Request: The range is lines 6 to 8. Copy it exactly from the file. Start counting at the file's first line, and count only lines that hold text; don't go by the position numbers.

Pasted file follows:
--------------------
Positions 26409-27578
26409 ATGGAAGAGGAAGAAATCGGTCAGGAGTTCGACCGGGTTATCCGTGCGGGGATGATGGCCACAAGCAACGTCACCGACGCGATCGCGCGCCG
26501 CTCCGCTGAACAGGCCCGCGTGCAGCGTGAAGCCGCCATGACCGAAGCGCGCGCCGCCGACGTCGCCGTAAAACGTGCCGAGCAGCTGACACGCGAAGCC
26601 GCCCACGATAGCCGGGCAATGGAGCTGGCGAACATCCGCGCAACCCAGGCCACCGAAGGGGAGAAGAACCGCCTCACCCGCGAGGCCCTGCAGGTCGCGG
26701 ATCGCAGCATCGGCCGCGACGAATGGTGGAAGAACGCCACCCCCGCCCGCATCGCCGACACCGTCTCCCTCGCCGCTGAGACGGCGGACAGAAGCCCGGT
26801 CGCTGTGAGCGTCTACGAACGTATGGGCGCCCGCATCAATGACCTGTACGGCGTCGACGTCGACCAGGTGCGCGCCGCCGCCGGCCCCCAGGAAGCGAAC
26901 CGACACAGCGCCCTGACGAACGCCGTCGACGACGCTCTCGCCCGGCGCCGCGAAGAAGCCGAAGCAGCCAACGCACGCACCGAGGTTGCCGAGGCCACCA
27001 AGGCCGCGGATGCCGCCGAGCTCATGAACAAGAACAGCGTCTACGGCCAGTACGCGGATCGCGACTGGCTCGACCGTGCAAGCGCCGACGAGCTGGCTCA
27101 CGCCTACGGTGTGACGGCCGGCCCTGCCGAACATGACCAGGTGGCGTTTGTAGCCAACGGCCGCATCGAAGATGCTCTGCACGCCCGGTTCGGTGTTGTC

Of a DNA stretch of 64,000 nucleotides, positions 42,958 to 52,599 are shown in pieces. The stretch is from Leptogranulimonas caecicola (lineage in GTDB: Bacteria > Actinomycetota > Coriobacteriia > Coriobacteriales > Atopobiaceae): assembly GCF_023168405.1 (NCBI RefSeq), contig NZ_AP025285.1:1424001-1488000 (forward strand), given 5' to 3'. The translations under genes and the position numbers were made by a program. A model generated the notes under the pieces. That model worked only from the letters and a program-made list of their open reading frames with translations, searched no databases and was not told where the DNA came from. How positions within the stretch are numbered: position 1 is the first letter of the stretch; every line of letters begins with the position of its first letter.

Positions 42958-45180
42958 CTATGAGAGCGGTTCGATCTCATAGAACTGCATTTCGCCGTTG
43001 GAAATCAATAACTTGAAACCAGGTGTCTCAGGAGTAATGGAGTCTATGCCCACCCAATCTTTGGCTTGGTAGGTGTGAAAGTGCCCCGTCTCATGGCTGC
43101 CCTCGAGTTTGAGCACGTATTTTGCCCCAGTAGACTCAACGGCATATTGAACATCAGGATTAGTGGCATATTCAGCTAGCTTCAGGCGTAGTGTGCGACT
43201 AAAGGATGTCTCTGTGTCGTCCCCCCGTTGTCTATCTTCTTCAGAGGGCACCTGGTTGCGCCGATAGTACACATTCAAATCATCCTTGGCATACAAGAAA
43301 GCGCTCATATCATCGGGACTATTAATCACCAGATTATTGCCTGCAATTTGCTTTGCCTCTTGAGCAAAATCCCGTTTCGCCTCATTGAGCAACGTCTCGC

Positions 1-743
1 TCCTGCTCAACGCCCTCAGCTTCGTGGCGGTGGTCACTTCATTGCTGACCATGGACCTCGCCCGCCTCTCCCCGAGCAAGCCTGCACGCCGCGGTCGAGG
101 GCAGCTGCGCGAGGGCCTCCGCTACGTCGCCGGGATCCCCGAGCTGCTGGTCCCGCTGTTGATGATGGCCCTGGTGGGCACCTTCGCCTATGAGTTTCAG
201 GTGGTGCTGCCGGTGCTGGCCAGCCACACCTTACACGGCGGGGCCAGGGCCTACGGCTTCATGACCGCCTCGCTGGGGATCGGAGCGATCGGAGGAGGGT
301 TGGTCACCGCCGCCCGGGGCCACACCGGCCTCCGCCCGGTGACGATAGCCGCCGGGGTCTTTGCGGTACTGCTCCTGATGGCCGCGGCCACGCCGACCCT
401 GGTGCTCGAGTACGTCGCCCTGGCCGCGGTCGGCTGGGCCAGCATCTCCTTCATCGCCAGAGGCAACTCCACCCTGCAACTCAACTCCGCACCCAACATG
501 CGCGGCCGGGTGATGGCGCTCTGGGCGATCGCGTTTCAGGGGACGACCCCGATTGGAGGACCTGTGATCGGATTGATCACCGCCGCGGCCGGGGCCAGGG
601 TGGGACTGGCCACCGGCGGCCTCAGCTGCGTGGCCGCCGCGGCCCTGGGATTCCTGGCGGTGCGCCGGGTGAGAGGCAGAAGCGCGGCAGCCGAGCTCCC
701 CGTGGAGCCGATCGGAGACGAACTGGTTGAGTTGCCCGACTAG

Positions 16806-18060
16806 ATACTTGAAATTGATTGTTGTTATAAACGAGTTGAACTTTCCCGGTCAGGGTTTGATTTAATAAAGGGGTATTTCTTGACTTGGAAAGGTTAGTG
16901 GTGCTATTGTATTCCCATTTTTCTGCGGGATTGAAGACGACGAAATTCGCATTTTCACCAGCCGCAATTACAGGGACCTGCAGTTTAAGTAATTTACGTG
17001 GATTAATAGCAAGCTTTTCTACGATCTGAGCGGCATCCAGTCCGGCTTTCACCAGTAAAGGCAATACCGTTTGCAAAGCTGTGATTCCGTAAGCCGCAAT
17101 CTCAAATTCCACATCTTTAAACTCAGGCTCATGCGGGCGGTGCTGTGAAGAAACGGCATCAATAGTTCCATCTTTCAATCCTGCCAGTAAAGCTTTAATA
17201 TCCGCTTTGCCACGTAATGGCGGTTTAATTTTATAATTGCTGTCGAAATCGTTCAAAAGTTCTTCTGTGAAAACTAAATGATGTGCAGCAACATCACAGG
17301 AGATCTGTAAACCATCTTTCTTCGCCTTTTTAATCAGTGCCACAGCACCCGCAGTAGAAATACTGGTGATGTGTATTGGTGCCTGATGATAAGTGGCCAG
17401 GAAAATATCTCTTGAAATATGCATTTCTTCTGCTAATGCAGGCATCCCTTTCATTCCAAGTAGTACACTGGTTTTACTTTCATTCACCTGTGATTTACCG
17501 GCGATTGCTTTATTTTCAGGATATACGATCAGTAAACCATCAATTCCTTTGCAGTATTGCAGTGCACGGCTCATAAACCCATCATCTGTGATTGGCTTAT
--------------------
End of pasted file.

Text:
26801 CGCTGTGAGCGTCTACGAACGTATGGGCGCCCGCATCAATGACCTGTACGGCGTCGACGTCGACCAGGTGCGCGCCGCCGCCGGCCCCCAGGAAGCGAAC
26901 CGACACAGCGCCCTGACGAACGCCGTCGACGACGCTCTCGCCCGGCGCCGCGAAGAAGCCGAAGCAGCCAACGCACGCACCGAGGTTGCCGAGGCCACCA
27001 AGGCCGCGGATGCCGCCGAGCTCATGAACAAGAACAGCGTCTACGGCCAGTACGCGGATCGCGACTGGCTCGACCGTGCAAGCGCCGACGAGCTGGCTCA